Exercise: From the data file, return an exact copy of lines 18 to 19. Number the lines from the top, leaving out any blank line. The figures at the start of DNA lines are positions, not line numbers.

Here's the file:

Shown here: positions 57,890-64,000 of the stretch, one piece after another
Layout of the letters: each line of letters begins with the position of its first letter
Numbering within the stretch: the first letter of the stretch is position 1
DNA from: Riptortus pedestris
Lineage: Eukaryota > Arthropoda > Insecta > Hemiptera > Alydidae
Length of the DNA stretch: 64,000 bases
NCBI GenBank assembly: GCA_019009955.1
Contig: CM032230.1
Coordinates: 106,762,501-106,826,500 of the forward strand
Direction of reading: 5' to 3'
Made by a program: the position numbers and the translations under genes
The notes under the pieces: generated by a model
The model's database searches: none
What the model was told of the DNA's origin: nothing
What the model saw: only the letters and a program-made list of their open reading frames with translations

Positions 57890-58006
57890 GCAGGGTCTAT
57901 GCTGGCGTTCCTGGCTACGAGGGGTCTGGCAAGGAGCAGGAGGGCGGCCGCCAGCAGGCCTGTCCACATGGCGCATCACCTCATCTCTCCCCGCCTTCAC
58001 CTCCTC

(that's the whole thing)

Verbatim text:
57901 GCTGGCGTTCCTGGCTACGAGGGGTCTGGCAAGGAGCAGGAGGGCGGCCGCCAGCAGGCCTGTCCACATGGCGCATCACCTCATCTCTCCCCGCCTTCAC
58001 CTCCTC